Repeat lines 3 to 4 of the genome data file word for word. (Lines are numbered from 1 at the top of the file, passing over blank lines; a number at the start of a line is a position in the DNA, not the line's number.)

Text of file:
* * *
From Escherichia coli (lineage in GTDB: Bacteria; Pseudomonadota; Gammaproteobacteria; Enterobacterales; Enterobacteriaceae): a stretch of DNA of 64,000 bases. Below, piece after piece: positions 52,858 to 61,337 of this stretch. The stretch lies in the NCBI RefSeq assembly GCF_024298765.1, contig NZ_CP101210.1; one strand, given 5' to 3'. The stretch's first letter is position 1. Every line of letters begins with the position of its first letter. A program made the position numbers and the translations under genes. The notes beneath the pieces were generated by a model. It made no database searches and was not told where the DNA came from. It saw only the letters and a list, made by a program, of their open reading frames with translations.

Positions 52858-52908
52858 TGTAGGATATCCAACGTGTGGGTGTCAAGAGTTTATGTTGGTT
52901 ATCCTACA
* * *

52858 TGTAGGATATCCAACGTGTGGGTGTCAAGAGTTTATGTTGGTT
52901 ATCCTACA